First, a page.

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David Trimble, a former Northern Ireland politician, has died at the age of 77. Trimble won the 1998 Nobel Peace Prize with John Hume for his role in ending the Civil War in Northern Ireland.
“It is with great sadness that the family of Lord Trimble announced his peaceful passing earlier today after a short illness,” said a family statement distributed by the Ulster Unionist Party.
Trimble was born in 1944 in Bangor, near Belfast. Before entering politics, he taught at Queen’s University School of Law in Belfast. He left academia in 1990 to enter politics.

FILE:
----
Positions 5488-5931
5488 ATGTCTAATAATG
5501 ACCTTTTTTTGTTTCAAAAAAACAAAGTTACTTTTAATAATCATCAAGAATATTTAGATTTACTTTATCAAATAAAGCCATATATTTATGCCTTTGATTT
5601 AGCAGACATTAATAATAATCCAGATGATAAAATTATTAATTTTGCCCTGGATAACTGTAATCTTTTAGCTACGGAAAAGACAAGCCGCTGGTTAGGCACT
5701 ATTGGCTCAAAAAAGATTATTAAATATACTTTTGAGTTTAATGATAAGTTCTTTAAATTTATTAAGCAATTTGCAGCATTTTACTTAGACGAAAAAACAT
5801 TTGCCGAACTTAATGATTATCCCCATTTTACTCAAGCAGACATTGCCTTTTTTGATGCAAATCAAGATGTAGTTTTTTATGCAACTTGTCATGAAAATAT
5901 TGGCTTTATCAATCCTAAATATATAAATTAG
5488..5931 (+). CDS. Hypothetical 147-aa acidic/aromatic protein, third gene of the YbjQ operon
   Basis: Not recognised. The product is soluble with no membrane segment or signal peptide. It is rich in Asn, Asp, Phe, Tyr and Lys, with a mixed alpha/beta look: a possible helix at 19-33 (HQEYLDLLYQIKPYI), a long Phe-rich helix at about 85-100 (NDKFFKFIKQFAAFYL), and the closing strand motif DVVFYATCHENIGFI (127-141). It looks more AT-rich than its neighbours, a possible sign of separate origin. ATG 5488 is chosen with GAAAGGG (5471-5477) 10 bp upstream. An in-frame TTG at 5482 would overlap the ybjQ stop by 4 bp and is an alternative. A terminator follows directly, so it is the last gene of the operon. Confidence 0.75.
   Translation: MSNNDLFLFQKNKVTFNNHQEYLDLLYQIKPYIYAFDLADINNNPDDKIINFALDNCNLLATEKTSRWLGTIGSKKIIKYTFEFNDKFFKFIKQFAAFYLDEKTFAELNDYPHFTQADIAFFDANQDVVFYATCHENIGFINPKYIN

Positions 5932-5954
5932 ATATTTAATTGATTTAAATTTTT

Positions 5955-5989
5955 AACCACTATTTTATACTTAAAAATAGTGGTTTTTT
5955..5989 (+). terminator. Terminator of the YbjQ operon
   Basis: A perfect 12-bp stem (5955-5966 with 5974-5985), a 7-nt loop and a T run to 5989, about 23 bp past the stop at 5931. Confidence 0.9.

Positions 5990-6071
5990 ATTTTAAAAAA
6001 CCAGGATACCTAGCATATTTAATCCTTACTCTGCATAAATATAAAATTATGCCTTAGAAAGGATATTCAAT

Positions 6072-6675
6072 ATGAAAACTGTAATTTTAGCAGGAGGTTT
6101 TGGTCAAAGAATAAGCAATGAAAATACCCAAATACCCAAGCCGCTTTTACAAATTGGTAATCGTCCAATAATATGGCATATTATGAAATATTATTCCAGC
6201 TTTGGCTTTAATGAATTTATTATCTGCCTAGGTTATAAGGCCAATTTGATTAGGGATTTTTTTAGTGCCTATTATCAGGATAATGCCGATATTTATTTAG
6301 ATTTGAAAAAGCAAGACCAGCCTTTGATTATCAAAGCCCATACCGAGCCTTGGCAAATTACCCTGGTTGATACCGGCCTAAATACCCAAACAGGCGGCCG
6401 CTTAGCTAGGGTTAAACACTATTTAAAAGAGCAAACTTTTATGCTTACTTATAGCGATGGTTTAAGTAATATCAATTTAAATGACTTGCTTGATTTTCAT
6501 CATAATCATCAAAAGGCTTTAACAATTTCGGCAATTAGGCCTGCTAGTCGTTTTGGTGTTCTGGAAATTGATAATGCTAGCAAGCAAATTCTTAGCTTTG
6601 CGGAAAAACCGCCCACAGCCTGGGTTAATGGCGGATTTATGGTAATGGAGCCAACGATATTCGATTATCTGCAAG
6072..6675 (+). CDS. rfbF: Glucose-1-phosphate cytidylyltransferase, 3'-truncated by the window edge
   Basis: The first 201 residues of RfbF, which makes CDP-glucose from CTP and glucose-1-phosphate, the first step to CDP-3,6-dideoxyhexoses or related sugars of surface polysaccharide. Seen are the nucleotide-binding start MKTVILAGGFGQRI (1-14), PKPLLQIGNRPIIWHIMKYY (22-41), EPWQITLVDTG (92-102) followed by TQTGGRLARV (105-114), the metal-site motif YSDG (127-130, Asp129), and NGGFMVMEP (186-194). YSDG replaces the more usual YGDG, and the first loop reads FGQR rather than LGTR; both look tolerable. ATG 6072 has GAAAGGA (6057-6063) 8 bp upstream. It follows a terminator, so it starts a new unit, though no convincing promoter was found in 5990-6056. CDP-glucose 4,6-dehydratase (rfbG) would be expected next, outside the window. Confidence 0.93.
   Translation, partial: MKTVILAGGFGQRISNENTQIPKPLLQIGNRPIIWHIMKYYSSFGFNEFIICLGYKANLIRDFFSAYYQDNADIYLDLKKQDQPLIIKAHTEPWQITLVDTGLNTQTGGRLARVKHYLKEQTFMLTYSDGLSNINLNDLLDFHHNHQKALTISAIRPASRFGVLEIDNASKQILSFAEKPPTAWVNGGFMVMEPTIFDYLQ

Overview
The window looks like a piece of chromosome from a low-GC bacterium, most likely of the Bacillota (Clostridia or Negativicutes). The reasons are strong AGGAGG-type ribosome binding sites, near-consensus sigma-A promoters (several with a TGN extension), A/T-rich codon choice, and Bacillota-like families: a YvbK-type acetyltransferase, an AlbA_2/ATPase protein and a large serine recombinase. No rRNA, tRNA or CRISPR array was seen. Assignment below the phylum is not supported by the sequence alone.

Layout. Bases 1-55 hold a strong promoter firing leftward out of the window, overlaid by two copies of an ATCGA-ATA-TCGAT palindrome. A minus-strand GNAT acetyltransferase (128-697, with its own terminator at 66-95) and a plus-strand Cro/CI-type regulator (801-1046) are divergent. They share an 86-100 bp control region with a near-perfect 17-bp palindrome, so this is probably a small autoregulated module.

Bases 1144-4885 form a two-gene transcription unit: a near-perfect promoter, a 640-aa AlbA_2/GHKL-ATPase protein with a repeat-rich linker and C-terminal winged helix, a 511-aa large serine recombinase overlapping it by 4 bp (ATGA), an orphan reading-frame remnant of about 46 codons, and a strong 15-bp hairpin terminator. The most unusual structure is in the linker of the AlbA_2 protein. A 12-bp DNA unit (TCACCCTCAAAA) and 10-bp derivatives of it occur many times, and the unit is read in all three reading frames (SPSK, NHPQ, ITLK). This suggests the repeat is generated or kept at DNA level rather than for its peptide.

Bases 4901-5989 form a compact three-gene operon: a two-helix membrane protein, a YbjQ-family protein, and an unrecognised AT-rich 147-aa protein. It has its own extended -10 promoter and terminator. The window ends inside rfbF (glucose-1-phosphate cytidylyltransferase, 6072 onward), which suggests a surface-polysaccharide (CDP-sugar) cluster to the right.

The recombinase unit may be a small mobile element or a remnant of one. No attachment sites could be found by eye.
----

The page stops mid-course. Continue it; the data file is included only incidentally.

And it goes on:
Trimble led the Protestant UUP between 1995 and 2005, and played a pivotal role in bringing about the Good Friday Accords in 1998. This ended decades of bloody struggles between Northern Irish Catholics who wanted to join Ireland and Protestants who were loyalists in London. Trimble became the first Prime Minister of Northern Ireland in 1998 and remained so until October 2002.
Since 2006 he has been in the Senate for the Conservative Party. Irish Prime Minister Michel Martin said he was “deeply saddened” by the death and described Trimble as someone who played a “decisive and courageous role” in bringing peace. The current leader of the UUP describes him as a “political giant”.
Trimble was awarded the Nobel Peace Prize with John Hume, leader of the Catholic Social Democratic Labor Party. Hume passed away in 2020.